Should We Be Panicking About the Patriots?
We’re now five days and 14 football games removed from the Patriots getting debacled by the Chiefs on Banner/Operation Clown Face Night. And I’m not exaggerating when I say every single Pats fan I’ve heard from is still freaking the fuck out. The talk shows are unlistenable. It’s the death of hope. God is a superstition. The team was even so disgusted they tore up their four month old turf, presumably to burn it and then invite donors to the Patriots Charitable Foundation to come piss on the ashes.
In this way, the Pats are victims of their own success. If the 2014 Seahawks start 3-3 or the 2016 Falcons are 6-4, nobody panics, because it’s all part of the plan. But let the Patriots lose one game and
The question is whether everybody is right to be worried. We all look back and laugh at the hysteria when they came out of that asskicking at the hands of the Chiefs in 2014 2-2. Trent Dilfer still gets pointed at and mocked in the streets for saying “Let’s face it, they’re just not good anymore!” But no one wants to be the dog in the burning house meme saying everything is fine either. Sometimes your worry just means you’re ahead of the curve. Like when Buzz told Woody “This is no time to panic!” when they were lost at the Dinoco and Woody said “This is the perfect time to panic!!!” he was totally in the right.
So partly as a public service to calm the nation, but mostly just to work through my own issues, here’s what I think we’re all panicked about and why we need to get over ourselves.
Concern #1: The Patriots’ attitude.
It’s not often this ever makes our list of things to worry about with this team. But Thursday night after the game Brady said “I just think we need to have more urgency and go out there and perform a lot better. That is a winning attitude and a championship attitude that you need to bring every day. … We’ve got to dig a lot deeper than we did tonight because we didn’t dig very deep tonight,” sound eerily similar to the exchange he and Belichick had on the sidelines the last time they played at New Orleans:
Belichick: “We just have no mental toughness. … I just can’t get this team to play the way we need to play. I just can’t do it. It’s so goddamned frustrating.”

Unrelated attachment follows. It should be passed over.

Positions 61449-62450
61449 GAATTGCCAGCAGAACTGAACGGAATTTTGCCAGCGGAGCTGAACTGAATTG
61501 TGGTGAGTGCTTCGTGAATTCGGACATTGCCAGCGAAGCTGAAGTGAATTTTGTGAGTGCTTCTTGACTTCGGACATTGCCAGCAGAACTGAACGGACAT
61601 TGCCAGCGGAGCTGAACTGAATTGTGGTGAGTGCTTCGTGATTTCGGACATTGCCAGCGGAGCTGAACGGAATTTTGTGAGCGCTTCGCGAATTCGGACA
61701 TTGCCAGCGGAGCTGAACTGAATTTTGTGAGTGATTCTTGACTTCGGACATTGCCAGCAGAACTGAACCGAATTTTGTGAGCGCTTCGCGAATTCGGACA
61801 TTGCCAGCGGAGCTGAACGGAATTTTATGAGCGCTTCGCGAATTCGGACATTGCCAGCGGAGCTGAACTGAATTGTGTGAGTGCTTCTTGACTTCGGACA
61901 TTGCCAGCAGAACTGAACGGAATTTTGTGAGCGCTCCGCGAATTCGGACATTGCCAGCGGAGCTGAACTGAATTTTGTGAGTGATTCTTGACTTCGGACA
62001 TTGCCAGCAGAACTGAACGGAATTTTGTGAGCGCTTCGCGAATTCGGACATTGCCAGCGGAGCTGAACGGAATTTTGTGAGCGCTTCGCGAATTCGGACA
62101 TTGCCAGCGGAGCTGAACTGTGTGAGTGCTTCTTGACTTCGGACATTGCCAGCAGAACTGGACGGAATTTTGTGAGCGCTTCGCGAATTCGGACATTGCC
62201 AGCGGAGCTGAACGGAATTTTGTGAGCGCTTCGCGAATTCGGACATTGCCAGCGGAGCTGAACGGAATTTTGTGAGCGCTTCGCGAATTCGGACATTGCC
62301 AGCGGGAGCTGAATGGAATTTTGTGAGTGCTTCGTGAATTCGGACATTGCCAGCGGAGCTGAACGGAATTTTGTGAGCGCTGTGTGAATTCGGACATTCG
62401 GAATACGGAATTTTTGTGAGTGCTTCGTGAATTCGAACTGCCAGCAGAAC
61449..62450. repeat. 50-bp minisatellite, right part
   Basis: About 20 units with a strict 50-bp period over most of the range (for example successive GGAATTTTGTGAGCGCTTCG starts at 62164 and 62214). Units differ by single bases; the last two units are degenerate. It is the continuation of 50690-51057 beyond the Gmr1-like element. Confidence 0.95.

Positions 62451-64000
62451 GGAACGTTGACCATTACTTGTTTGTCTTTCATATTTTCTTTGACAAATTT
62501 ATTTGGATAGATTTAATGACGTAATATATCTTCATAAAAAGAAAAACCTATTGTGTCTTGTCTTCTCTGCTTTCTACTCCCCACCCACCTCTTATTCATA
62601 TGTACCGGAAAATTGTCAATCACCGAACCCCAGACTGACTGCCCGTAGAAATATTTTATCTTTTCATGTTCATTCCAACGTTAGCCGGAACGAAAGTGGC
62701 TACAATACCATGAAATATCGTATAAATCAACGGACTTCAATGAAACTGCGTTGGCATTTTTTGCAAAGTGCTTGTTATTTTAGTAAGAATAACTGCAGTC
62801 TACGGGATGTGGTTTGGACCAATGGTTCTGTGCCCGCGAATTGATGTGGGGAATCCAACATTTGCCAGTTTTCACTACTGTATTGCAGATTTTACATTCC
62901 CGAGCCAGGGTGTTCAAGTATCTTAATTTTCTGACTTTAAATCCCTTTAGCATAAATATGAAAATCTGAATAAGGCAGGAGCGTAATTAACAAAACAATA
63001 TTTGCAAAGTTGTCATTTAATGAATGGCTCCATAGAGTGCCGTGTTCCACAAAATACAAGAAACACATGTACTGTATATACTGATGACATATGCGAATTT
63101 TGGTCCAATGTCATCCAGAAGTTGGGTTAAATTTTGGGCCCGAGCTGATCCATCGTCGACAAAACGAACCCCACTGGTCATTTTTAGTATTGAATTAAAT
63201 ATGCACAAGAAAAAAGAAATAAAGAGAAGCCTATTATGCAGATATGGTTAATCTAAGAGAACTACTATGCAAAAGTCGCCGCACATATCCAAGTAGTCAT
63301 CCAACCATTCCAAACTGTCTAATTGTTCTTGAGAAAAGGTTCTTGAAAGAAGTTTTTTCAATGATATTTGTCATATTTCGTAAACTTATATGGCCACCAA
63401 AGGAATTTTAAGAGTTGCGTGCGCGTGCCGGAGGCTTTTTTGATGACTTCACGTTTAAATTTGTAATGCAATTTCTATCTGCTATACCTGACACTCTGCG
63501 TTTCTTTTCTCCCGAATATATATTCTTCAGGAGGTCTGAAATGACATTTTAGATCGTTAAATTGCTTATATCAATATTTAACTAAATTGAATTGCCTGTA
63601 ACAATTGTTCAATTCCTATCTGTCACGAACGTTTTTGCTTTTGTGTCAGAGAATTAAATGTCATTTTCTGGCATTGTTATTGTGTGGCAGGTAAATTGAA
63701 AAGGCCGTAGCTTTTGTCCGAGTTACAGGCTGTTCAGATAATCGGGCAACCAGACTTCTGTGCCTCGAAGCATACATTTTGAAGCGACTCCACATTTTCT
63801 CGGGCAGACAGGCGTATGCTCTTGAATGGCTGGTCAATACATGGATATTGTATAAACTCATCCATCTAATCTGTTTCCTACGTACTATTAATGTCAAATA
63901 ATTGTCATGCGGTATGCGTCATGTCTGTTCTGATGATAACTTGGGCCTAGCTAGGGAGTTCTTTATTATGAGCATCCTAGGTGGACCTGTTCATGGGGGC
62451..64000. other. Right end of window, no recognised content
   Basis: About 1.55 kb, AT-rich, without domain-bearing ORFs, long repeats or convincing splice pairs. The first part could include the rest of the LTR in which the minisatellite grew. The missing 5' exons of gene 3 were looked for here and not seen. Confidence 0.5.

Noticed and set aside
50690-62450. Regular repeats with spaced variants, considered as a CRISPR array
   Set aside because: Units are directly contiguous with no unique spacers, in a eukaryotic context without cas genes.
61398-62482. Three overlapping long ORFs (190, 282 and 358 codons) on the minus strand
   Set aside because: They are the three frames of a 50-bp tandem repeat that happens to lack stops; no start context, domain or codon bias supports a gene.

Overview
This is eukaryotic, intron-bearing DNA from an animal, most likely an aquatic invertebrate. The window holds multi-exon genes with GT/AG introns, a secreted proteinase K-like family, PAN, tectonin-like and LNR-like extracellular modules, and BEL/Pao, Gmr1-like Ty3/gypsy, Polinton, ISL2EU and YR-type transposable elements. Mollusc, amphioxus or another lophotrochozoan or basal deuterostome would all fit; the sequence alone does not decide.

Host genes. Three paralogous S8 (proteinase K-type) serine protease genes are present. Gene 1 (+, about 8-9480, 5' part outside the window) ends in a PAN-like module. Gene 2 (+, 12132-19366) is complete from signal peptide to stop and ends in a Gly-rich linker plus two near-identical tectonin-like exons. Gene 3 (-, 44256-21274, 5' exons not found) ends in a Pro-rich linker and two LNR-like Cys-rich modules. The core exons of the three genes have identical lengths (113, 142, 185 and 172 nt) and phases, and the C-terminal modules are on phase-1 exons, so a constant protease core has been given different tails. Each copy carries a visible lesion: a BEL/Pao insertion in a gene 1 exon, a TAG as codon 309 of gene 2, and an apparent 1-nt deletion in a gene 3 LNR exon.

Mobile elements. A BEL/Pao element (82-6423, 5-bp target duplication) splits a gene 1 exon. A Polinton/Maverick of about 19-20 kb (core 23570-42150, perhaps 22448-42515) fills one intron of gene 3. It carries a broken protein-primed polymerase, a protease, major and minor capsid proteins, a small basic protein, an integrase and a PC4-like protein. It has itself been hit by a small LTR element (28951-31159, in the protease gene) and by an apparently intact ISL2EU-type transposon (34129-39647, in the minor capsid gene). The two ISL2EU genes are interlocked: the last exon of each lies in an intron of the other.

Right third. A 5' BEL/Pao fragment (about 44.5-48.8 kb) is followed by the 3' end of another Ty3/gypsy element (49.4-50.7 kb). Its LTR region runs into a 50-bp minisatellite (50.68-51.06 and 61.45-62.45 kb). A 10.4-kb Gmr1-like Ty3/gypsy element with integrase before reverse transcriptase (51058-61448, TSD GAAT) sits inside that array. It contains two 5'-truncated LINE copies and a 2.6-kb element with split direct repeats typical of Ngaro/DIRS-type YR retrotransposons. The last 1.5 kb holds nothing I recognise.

Brady: “We do it in spurts. We just don’t do it for four quarters.”
Why we shouldn’t panic.
That 2009 team was unique. The least likeable Patriots team since the Pete Carroll era. After the losses of Tedy Bruschi and Rodney Harrison, there was a leadership vacuum filled by a team-killing malcontent in Adalius Thomas and Randy Moss, who was suffering from early onset relapse of his former insanity. This team has the same basic solid core of veterans who didn’t panic down 28-3. And Belichick will make a ritual human sacrifice of anyone who’s not pulling his weight and then go home and sleep like a baby. And based on what Adam Butler said, that message was delivered minutes after the KC game.
— Joe Giza (@JoeGiza) September 11, 2017
Concern #2: The offense.
In case you haven’t noticed, here are the stats after a weekend of some truly gawdawful quarterbacking. The yellow highlight is completion percentage:
Why we shouldn’t panic.
In the short term, the answer is that the Saints are up next and you could not have ordered a better team for the moment. Sam Bradford completed 84.4 of his throws against New Orleans last night, 17 for 20 in the first half with almost 200 yards. I’ll give you a moment to let that sink in. Sam. Brad. Ford. The long term answer is that even minus Julian Edelman and with the date of Danny Amendola’s return anyone’s guess, there is still way too much talent on this offense, both in the shoulder pads and under the headsets for them not to figure this out. The game plan was questionable. They relied too heavily on deep throws. They failed on four short yardage conversions, one or two of which might have won the game. And the reason we were panicking in 2014, the offensive line, is the same five that won a Super Bowl literally the game before last. They will be better than fine.
Concern # 3: The Front 7.
Now this is legit. I guess I’m talking more about the edge and the linebackers, because Malcom Brown and Alan Branch are not only quality inside defenders, they played about as well as you can on a unit that gave up over 8 yards a play. Kyle Van Noy lead the Front 7 in snaps. Cassius Marsh, a special teamer, ended up playing most of the game at defensive end. It was so bad, incurable douchebags like Pete Prisco were Tweeting out about how much they could use Chandler Jones and Jamie Collins like Super Bowl LI never happened.
Why we shouldn’t panic.
On this week’s Laces Out podcast, AJ Hawk – to his undying credit – broke down how a defense incorporates brand new guys. How there’s a learning curve. And when you throw a guy in days after he’s added to the roster, you find out what he can do, how much of your scheme he understands, ask him to do those things and everyone fills in behind him. It’s a team concept, 11 guys each learning his responsibilities as well as those of the other 10. And as we learned when Van Noy, Shea McClellin and Elandon Roberts played significant roles last year, no staff in football is better at integrating new guys. Also upon further review, the Patriots mostly lost battles up front when they found themselves with a negative box (ie fewer defenders than KC had blockers). When the box was even, they won half the battles, which is to be expected. Andy Reid can scheme offenses as well as anybody, he continually found ways to give his offense the numbers advantage and flat out outcoached Belichick. It’s happened before, early in other seasons, the Pats made adjustments and the world did not end.
And it’s not ending now. Keep telling yourself that. I know I will. And if they beat New Orleans, I might even believe it.